Scientists Unlock Key To Cheap Hydrogen Fuel With 95% Less Iridium

Scientists Unlock Key To Cheap Hydrogen Fuel With 95% Less Iridium - Merchant Navy Info - News

Researchers from the RIKEN Center for Sustainable Resource Science (CSRS) in Japan may have found the secret to producing cheaper hydrogen fuel. The secret could be to mix a little manganese with the much rarer iridium commonly required today.

At present, hydrogen production needs a catalyst to break the bonds of water and free the hydrogen. The best of these catalysts discovered so far has been iridium.

However, this rare transition metal is very hard to come by, making it expensive to use in bulk. “Iridium is so rare that scaling up global hydrogen production to the terawatt scale is estimated to need 40 years’ worth of iridium,” says co-first author Shuang Kong.

However, the RIKEN researchers have discovered that manganese can help do some of the heavy lifting. Enabling a reduction of up to 95% of the iridium content required. Reducing this much iridium as the main catalyst doesn’t appreciably affect hydrogen production.

If scaled up, this discovery could help make hydrogen fuel a realistic alternative to carbon-based fuels.

Can Manganese Enable A “Green Hydrogen Fuel” Future?

This is especially true given that 70% of the Earth is covered in the raw resource required to make fuel: water. However, it is yet to be possible to extract hydrogen from water on a scale rivaling fossil fuel-based energy production.

The current global energy production is approximately 18 terawatts. Alternative environmentally friendly methods of energy production to replace fossil fuels must be capable of generating power at the same rates.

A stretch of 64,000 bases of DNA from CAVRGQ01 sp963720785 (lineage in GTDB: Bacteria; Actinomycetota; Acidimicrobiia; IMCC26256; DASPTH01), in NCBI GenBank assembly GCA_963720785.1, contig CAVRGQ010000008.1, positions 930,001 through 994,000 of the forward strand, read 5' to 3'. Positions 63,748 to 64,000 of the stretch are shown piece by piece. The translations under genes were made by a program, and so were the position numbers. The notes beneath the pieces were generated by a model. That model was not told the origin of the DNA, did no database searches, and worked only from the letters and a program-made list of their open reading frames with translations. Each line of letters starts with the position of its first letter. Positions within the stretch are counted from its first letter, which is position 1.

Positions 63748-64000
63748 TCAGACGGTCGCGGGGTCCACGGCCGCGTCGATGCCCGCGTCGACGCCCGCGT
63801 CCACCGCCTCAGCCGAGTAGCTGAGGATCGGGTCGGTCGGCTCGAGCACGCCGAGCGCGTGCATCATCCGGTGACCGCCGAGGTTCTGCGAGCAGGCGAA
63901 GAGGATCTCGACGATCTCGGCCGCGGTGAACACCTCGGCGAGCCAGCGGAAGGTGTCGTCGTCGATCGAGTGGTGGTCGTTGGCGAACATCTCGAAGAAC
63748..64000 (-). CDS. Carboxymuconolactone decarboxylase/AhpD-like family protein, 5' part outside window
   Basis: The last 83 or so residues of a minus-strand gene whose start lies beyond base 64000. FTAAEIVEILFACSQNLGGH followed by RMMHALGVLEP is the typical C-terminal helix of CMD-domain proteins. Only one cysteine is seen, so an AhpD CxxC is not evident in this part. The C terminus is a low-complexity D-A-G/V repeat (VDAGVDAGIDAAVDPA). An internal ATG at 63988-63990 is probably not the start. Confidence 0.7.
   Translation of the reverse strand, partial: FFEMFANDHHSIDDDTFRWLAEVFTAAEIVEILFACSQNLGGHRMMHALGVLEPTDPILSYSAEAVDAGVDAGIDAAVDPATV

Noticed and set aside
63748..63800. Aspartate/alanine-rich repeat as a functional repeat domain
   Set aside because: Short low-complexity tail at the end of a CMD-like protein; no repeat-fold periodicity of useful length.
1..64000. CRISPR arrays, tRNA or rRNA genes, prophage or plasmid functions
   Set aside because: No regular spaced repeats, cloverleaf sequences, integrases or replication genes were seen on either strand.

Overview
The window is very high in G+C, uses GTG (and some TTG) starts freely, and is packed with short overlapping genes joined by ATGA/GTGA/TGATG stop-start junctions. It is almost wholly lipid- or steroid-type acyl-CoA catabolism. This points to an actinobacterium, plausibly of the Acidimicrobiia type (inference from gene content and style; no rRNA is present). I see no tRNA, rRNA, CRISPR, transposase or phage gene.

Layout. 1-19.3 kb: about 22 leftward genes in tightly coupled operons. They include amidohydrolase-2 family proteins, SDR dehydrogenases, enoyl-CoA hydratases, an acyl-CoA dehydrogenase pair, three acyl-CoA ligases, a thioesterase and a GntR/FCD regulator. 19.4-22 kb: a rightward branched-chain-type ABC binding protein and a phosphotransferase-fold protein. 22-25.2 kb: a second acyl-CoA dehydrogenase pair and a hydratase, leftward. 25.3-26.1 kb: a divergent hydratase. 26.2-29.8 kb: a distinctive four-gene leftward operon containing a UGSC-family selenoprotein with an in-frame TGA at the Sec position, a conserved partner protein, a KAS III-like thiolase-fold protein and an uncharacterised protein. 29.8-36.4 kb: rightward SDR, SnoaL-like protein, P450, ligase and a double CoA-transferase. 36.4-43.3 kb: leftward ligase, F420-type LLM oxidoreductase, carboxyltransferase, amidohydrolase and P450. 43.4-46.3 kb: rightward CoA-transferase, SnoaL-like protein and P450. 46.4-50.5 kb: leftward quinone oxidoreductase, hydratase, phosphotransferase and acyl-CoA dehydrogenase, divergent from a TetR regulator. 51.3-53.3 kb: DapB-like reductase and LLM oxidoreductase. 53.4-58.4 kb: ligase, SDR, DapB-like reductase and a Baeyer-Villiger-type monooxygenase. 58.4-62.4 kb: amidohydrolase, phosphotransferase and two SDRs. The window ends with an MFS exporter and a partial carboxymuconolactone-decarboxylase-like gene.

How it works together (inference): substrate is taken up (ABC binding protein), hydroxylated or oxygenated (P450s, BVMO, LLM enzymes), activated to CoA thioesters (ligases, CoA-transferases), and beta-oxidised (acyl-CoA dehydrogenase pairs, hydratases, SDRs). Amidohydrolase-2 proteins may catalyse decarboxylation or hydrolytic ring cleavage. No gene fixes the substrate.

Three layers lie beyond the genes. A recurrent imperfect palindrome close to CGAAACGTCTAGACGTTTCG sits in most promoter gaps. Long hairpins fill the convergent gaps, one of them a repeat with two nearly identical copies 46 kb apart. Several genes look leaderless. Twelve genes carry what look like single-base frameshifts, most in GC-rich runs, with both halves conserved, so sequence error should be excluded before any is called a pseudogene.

The team is working towards developing sustainable catalysts using common earth metals. Their recent success involved stabilizing green hydrogen production at a high level using manganese oxide as a catalyst. However, this method may take several years to achieve industrial-level production.

“We need a way to bridge the gap between rare metal- and common metal-based electrolyzers so that we can make a gradual transition over many years to completely sustainable green hydrogen,” says Nakamura.

Researchers have discovered a way to sustain hydrogen production in a proton exchange membrane (PEM) electrolyzer using less iridium. They achieved this by spreading individual iridium atoms on a piece of manganese oxide, preventing them from clumping together.

More Investigation Needed

With the new catalyst, hydrogen production was possible continuously for over 3000 hours (about four months) at 82% efficiency without any degradation. “The unexpected interaction between manganese oxide and iridium was key to our success,” says co-author Ailong Li.

“This is because the iridium resulting from this interaction was in the rare and highly active +6 oxidation state,” he added. Nakamura believes that the level of hydrogen production achieved with the new catalyst has a high potential for immediate usefulness.

“We expect our catalyst to be easily transferred to real-world applications,” he says, “which will immediately increase the capacity of current PEM electrolyzers.”

In the future, the team will have begun working with industry partners who have improved the original iridium-manganese catalyst. They also intend to continue studying the chemical interaction between iridium and manganese oxide. In order to reduce the required amount of iridium.

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